Friday, March 6, 2009

Legalise It, Tax It

Here's an idea for our cash strapped government: legalise drugs and tax them instead. We've tried prohibition and it hasn't worked (or conversely it has, if you are one of Ireland's recession-proof drug lords). As I've noted before, we have a drug prohibition problem in Ireland, not a drug problem.

The latest report on Irish crime statistics from the CSO (pdf) shows crime levels in every category falling with one obvious exception: controlled drug offences. A primary reason for the fall (though usually not acknowledged by politicians and the Gardai) is the steady fall in the number of young men in the Irish population aged 15-24. They are the age group most likely to be involved in most of the crime categories listed in the chart. We should be mighty grateful for our demographic situation, by the way. Heading into a recession with a burgeoning population of young men would be a recipe for rather more than noisy protests outside the Dail.

There is a precedent: Ireland has not been shy of policy innovations in the past, so why shouldn't drug policies be another area where we could lead the way. As the Economist observes in a reflection on 100 years of failed prohibition policies:
In fact the war on drugs has been a disaster, creating failed states in the developing world even as addiction has flourished in the rich world. By any sensible measure, this 100-year struggle has been illiberal, murderous and pointless.
By legalising drugs we can apply the same controls to their production, distribution and consumption as we apply to alcohol and tobacco. And there's a triple bonus to society: 1) spending on crime prevention will plunge (not just on drug related policing but on all the criminality arising from the activities of drug financed gangs), 2) crime levels overall will plunge thanks to 1, and 3) the government becomes a net recipient of monies from drug consumption rather than a net spender via law enforcement.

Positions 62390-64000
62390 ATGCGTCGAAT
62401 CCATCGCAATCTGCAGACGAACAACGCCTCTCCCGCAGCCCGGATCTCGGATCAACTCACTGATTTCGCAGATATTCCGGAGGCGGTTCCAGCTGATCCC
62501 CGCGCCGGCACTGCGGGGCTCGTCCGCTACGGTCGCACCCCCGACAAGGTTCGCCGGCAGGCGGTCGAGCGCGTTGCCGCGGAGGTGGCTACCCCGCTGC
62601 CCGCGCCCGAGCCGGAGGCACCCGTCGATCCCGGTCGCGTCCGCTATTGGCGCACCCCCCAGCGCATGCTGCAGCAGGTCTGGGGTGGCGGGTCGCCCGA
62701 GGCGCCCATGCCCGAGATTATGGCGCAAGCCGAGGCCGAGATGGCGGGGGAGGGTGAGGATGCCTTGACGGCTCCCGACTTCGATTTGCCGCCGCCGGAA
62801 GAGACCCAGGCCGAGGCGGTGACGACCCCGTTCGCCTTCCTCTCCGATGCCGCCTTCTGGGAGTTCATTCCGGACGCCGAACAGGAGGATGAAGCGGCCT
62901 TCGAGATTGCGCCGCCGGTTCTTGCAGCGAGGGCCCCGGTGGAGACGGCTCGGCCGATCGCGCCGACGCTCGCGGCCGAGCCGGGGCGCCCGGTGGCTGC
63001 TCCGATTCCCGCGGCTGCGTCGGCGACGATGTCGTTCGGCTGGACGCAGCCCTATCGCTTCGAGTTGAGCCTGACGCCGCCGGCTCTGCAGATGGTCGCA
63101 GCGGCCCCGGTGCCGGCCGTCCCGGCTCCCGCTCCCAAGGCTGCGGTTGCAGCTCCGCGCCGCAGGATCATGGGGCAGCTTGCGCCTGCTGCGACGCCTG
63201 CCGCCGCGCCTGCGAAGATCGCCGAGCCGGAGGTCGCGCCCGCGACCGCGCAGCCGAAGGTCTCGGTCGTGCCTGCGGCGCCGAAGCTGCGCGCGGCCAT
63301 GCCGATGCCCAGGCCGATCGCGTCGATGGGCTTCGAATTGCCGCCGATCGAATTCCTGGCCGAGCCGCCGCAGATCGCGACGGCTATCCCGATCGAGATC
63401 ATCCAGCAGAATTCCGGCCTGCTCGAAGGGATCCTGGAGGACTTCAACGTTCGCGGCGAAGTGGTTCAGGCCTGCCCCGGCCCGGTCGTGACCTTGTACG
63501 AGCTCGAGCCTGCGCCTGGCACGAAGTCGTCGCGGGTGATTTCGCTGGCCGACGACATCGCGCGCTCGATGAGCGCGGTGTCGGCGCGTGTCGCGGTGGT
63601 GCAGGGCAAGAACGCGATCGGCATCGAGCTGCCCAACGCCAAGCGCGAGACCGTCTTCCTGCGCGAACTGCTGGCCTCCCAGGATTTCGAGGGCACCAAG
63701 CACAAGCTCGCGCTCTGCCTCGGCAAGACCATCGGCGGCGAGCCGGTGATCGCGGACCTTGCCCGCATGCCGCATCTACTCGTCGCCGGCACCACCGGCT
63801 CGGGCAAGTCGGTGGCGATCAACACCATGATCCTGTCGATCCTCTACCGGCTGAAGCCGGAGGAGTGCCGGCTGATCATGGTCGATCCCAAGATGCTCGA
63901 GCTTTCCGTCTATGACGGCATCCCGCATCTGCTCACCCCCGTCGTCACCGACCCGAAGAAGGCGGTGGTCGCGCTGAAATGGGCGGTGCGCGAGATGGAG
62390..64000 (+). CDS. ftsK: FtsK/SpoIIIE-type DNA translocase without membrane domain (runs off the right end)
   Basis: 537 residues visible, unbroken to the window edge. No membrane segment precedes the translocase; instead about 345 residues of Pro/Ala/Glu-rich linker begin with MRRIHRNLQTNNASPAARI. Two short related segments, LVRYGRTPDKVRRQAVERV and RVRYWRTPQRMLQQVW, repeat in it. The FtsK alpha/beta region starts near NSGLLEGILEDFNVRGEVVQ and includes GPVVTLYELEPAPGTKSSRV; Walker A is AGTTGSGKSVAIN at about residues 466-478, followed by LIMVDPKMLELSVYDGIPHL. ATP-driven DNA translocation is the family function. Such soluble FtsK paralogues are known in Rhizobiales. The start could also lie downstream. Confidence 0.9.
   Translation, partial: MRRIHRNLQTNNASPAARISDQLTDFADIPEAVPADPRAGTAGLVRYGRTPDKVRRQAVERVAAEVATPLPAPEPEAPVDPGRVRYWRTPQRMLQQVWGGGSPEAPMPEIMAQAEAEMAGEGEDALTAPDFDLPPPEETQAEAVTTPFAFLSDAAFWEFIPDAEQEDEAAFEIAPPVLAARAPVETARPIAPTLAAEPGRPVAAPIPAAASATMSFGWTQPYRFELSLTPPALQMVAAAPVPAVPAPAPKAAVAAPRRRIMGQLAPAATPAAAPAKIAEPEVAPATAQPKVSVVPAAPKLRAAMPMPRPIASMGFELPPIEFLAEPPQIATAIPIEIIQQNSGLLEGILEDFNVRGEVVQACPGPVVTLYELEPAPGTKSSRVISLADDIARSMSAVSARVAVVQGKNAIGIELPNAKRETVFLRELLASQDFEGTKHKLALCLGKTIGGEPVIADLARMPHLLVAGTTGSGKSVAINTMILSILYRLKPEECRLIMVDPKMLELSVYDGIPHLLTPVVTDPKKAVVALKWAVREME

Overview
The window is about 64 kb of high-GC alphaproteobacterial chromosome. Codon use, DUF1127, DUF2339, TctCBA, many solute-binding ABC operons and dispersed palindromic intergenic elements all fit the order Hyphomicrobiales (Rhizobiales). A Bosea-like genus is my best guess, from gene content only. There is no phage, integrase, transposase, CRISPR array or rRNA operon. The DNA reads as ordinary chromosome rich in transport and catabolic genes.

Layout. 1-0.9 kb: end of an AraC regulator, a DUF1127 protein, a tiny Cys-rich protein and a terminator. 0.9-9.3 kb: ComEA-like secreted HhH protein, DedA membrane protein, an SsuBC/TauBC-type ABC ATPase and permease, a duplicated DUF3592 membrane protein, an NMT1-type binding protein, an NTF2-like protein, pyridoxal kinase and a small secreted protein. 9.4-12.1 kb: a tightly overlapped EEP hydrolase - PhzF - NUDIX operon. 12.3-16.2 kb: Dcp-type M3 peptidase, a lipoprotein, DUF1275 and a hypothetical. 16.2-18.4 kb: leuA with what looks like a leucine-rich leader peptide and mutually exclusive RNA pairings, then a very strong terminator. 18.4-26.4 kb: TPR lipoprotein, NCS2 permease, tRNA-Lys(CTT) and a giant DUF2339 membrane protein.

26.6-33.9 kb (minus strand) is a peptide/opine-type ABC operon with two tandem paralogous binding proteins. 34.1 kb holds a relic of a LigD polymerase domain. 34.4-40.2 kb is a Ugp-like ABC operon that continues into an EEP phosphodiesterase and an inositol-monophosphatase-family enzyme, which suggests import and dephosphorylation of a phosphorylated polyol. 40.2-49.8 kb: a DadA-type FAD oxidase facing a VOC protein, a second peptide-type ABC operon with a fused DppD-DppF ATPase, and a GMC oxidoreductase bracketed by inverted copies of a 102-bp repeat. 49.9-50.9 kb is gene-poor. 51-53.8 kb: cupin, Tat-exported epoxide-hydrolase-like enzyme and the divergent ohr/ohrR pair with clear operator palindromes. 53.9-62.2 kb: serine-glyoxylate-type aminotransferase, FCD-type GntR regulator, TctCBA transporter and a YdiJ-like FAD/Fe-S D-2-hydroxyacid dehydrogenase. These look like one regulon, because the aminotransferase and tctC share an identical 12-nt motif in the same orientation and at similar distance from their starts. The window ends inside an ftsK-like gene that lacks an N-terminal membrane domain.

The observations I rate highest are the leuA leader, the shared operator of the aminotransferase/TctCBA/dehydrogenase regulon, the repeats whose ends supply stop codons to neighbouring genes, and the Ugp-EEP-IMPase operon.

Nor does it have to be a 'once-and-forever' policy shift. As organisations like Transform and others have argued, the legalisation of drugs could be tried for, say, 3 years: long enough to wipe out the gangs and criminals; to determine the wider health and social consequences; and to refine policies further. Just as we continually refine policies on alcohol and smoking consumption (both of which have declined markedly by the way, despite their legality and affordability).

As for worried parents (like me) the message is simple: your children are already living in a society with ubiquitous access to these drugs - their decision to use them is as much subject to what you advise them to do as is their consumption of alcohol and cigarettes. Just because something is legal doesn't make it something you have to approve off (does anyone encourage their children to smoke?)

So there you go: legalise it, control it, tax it. The Minister for Finance will have my full support on that one.

4 comments:

  1. Psychology today included a blog post on the issue of drug regulation earlier in the week. However, I'd like to see the argument for regulation articulated a bit better than in the linked post. The author argues that the theory of rational addiction is a poor model for what is irrational drug taking behaviour. Fair enough. But adopting the rational addiction frame doesn't automatically mean deregulation as the rational model can support either regulation or deregulation depending on what kind of incentives you think people best respond to.